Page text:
July 21, 2013 7:00pm PT by Lesley Goldberg
'Dexter's' Jennifer Carpenter: Deb Has Hit Rock Bottom
[Warning: This story contains spoilers from the fourth episode, "Scar Tissue," of Dexter's final season.]
Debra Morgan has hit her rock bottom.
During Sunday's fourth episode of Dexter's eighth and final season, Jennifer Carpenter's beleaguered Deb, struggling with killing LaGuerta and El Guapo, attempted to take her own life -- and that of the man behind her problems: her foster brother, Dexter (Michael C. Hall).
Still reeling from her role in two slayings, Deb learns the truth about Harry (James Remar): that her father killed himself after learning just how much his young foster son enjoyed killing people under the code he and Vogel (Charlotte Rampling) created. With Dexter along as her passenger, Deb -- having seemingly just said her last goodbye to Quinn (Desmond Harrington) -- drives their car into the water in a bold attempt to bring an end to Dexter's secret hobby and her conflicted role in his life.
The Hollywood Reporter caught up with Carpenter to see where Deb -- and Dexter -- go from here.
The Hollywood Reporter: What does Deb learn after trying to kill both herself and Dexter?
Jennifer Carpenter:In the first four episodes of this season, Deb is searching for her bottom, and I think she's surprised to see just how low it actually is. She hits it when the car hits the water. When she looks back, she is able to see Dexter as this living, breathing person and it makes him real in that instant. It makes all of the other stuff secondary to that. As long as he is alive there is hope for if not a real brother-sister relationship, but at least an understanding, and there's hope for her having a real ally in her life. In that turn back to him in the car, she realizes that there aren't so many differences between their ugliness; that he's a little more developed and she's guilty of the things she hates him for, whether he led her down that path or not, she has a bloody hand in it.
THR: How is this experience going to change her? Is this the first step toward forgiving Dex?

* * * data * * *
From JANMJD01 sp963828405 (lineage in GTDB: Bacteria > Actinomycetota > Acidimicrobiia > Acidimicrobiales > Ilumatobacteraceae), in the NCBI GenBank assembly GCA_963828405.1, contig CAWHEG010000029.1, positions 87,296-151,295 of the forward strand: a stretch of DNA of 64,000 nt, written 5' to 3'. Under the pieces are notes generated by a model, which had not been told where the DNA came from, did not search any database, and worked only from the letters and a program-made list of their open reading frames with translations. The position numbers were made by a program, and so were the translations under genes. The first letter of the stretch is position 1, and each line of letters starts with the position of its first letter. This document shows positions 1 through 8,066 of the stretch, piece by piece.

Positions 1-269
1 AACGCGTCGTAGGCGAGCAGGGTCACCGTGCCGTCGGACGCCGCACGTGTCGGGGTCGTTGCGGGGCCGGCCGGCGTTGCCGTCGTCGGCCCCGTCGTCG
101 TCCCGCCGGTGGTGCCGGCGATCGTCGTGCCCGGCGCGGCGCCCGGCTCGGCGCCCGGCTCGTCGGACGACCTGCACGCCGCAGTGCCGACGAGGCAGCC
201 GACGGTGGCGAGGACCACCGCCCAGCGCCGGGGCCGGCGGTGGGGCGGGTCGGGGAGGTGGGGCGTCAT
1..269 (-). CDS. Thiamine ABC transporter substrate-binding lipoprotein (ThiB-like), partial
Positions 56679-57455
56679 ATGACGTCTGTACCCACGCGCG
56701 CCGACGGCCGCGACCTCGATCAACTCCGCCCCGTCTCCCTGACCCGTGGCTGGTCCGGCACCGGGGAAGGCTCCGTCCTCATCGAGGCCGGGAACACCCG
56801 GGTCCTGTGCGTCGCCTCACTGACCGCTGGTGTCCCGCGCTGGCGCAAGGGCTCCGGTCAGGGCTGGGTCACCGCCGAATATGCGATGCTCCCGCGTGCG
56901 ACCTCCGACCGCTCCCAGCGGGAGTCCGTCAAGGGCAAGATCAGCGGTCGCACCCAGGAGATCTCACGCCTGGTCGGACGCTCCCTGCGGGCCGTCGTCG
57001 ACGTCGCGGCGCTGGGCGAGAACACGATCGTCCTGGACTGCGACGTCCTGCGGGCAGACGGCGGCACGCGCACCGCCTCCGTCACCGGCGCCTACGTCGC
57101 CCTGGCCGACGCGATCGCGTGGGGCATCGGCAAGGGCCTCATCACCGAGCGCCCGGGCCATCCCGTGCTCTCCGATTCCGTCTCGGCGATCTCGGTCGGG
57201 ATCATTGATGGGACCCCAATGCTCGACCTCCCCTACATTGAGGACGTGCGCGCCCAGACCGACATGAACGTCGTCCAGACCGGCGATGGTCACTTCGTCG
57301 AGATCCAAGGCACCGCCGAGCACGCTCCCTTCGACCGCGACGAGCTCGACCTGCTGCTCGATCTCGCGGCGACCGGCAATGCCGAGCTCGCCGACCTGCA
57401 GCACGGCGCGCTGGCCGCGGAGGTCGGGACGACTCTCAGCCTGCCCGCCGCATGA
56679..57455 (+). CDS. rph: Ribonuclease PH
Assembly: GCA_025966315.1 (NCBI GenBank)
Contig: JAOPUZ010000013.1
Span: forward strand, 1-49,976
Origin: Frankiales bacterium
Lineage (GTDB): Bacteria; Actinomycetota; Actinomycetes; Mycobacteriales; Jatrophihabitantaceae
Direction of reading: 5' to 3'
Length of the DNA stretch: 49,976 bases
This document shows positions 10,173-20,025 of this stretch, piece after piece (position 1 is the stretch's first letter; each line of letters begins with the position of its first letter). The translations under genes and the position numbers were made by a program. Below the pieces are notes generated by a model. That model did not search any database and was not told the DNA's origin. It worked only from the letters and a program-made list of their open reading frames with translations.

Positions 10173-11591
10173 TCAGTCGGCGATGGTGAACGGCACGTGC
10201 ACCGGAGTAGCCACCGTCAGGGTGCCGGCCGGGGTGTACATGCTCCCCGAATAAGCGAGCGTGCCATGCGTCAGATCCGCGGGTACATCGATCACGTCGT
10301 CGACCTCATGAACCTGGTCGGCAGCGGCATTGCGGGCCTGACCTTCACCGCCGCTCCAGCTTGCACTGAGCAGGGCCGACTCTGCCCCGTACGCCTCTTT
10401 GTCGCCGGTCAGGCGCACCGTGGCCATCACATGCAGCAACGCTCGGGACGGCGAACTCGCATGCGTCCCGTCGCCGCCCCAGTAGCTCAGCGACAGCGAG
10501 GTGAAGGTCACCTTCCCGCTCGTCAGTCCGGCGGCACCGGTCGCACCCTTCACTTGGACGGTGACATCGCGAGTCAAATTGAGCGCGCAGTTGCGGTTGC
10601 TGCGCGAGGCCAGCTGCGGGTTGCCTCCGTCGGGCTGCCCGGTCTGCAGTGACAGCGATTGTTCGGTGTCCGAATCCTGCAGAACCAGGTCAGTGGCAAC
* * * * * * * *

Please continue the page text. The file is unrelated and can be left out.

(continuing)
Carpenter: It's like reading the last paragraph in a chapter of a book -- it gives her a start to a new one. I'm not sure that Deb actually has the foresight to or even the tools to plan for what that might look like. Dexter numbs her ability to make plans because he's forever changing the landscape of every situation. At the end of episode four, that repair certainly looks possible, not only with Dexter, but within herself. I think Deb is able to see him anew, not fresh and clean, and the slate certainly hasn't been wiped clean, but it's a possibility to change the picture drawn on it.
THR: So almost like she accepts him for who and what he is?
Carpenter: I'm not sure the car dropping in the water was like a baptism as much as it was like dunking his head in a toilet (laughs). It makes him be real with her and she'd be real with him; it's like they're actually just going to show up in the room together with all of their guts exposed and get real. What can they really do now about what's true? Where can they really move now that the truth is all out there? It's a way to squelch her emotions about him -- put the fires out and start doing damage recovery in order to rebuild.
THR: How will Dr. Vogel (Charlotte Rampling) play into that?
Carpenter: Vogel has the advantage -- at least from Deb's point of view -- because I imagine she looks like Deb's mother if she were alive. Little does Vogel know that that's a lottery ticket that she wins again and again with Deb. She's incredibly intelligent and manipulative in a way and has a way of sort of hypnotizing Deb into doing what she wants, which is in a strange way an invitation to stop it and take a different approach and slow her reaction time so that she can make better choices. I think that works to everyone's advantage, especially Debra's.